Financial Planning — 5 Reasons It's Vital After You Retire Too
Financial planning is key to building a healthy retirement nest egg. But should financial planning stop once you actually pull the trigger on your retirement? No. In fact, it may be even more important now. Why? Here are five reasons to continue — or start — financial planning after you retire.
1. You Change Your Financial Focus
The savings years during your working life focus on just a few key elements. The most important for most is to save as much as they can. They also must balance risk and reward, looking for the highest returns within risk levels they are comfortable with. However, now you must shift focus from accumulation to preservation. This is a new set of objectives and skills.
2. You're More at Risk
Retirees have less tolerance for financial risk once they begin withdrawing savings. Without regular income and a growing career, you can suffer from economic downturns, higher-than-expected expenses, individual investment loss, and emergencies. Prepare yourself to weather these risks and adjust your sails when they occur.
3. Your Budget Changes a Lot
Most retirees downsize in retirement. However, some want to spend money on things like travel that they couldn't do earlier. Whatever your retirement goals, your budget may look very different than it did when you were working. Budgeting is hard for many Americans, so you do well to get help making it work — and keeping it working.
4. You Face New Costs
What new costs will you face in retirement? For most, healthcare is the biggest concern. Couples who retired in 2022 are estimated to spend about $315,000 on health care during retirement. How will you make this work, and how can you minimize its impact on the rest of your retirement? Plan ahead and meet new expense challenges by strategizing with a professional.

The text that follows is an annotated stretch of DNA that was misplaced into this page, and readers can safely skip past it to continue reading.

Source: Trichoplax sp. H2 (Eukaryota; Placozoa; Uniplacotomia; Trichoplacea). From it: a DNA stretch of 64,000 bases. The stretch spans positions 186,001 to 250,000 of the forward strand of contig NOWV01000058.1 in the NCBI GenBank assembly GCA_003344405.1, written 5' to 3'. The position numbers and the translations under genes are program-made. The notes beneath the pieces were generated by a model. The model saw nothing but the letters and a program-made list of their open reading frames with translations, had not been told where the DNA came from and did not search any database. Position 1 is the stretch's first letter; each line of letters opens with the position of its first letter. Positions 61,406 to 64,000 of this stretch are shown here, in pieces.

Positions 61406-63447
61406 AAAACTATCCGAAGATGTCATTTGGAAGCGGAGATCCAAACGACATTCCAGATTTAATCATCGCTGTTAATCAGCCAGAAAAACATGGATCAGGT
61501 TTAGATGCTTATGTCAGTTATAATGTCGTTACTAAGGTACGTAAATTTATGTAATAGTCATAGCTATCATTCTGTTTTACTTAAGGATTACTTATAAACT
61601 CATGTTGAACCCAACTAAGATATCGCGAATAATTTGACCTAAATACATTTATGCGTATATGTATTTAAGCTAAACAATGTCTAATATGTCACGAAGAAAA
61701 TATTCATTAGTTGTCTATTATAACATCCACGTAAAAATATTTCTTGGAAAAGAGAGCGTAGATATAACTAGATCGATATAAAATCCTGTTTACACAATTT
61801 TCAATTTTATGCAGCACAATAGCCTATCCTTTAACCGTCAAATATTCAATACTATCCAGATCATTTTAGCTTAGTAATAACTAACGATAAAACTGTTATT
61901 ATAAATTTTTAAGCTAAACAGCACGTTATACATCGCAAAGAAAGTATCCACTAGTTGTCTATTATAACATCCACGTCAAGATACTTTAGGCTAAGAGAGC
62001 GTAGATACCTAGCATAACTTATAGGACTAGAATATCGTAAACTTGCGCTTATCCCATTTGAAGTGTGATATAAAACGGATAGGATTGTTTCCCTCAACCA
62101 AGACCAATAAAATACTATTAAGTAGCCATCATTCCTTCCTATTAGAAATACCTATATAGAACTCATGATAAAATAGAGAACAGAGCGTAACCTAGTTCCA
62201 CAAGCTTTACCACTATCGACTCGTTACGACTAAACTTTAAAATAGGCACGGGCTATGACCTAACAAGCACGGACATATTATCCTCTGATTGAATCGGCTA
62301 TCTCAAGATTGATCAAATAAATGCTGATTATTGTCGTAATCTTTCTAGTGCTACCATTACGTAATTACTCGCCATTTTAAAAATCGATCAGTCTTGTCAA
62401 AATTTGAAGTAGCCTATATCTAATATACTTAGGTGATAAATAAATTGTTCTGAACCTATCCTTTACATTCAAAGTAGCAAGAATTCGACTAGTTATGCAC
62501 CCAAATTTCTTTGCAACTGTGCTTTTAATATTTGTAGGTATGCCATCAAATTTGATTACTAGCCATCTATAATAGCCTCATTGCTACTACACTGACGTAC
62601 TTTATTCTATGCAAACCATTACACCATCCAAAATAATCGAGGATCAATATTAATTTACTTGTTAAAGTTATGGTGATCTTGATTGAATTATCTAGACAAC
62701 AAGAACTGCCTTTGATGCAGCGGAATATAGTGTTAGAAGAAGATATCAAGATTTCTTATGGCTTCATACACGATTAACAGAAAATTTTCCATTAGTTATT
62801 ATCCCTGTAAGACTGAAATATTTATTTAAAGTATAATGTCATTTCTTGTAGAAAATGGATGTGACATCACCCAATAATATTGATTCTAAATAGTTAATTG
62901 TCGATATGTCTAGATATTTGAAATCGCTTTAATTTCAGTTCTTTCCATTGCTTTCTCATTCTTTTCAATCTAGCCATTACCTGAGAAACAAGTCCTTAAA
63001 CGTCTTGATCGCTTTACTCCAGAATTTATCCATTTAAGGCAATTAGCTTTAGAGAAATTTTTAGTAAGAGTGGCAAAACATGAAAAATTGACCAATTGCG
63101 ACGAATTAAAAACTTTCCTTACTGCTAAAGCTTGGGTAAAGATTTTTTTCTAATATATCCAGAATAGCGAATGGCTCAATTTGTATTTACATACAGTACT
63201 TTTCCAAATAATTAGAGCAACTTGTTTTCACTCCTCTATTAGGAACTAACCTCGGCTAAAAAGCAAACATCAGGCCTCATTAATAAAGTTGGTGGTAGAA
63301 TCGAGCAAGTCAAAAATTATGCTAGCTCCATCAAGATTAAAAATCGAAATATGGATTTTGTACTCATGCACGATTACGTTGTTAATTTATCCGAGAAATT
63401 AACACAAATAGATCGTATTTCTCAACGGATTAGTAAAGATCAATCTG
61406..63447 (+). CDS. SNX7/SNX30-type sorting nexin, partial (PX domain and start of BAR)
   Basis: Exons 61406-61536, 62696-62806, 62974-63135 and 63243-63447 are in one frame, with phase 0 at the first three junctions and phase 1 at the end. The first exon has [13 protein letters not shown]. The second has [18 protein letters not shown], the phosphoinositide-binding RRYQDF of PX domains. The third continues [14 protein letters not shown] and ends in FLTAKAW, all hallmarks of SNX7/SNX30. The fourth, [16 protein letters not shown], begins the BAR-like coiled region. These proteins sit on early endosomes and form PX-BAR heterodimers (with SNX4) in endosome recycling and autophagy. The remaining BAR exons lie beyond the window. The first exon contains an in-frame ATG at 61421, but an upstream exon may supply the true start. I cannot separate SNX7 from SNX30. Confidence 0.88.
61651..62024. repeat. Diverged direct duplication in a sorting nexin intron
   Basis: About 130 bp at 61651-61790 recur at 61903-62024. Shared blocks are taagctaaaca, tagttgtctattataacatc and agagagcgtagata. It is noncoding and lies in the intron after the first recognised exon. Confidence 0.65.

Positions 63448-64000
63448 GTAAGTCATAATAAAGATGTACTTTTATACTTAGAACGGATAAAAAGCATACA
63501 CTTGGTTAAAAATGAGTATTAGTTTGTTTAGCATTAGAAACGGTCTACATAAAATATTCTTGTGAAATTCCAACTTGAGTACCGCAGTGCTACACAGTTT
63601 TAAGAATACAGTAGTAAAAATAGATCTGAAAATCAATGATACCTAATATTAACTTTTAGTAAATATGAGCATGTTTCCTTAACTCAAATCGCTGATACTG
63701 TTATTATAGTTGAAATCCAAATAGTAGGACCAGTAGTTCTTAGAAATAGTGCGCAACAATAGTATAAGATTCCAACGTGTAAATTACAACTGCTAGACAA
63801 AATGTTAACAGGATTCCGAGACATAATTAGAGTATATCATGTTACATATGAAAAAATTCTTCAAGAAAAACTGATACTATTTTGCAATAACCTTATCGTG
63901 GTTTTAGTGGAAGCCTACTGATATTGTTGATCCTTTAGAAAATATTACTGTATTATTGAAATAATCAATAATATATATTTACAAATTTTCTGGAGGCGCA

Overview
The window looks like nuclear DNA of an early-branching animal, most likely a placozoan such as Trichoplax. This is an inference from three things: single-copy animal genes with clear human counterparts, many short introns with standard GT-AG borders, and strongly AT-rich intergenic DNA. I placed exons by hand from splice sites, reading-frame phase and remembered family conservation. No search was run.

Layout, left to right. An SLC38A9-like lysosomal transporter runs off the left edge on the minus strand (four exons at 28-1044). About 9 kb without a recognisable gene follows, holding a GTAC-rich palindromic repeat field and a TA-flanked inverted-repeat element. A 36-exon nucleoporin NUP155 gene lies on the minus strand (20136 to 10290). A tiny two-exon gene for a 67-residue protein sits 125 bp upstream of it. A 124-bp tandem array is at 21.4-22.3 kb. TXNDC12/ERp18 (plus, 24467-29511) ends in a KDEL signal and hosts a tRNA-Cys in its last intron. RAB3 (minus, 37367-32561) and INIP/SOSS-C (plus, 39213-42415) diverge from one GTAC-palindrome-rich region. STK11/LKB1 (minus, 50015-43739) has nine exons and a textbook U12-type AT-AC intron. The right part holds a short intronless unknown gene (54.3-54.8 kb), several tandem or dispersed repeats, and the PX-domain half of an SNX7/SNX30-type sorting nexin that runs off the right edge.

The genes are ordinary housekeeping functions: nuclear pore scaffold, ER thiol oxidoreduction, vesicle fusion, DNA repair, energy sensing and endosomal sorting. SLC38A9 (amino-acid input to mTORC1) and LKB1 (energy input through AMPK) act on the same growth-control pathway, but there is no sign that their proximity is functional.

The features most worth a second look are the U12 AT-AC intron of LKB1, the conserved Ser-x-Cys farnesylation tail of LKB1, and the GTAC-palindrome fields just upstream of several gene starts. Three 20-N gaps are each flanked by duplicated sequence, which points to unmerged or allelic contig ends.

5. You May Have Changed Goals
Finally, how does your actual retirement compare to what you planned all those years ago? Perhaps you have to (or want to) retire early. Maybe you wanted to downsize but are now attached to your home. Or you might want to move nearer your family. Now that the event is happening, it's time to reassess your goals and resources to achieve your actual retirement — no matter what it looked like in the past.
Where to Start
Which of these factors is most important to your finances? No matter whether you want help adjusting expectations, dealing with economic ups and downs, or budgeting realistically, the best place to begin is a financial planning consultation. Meet with a qualified planner in your state today to learn more.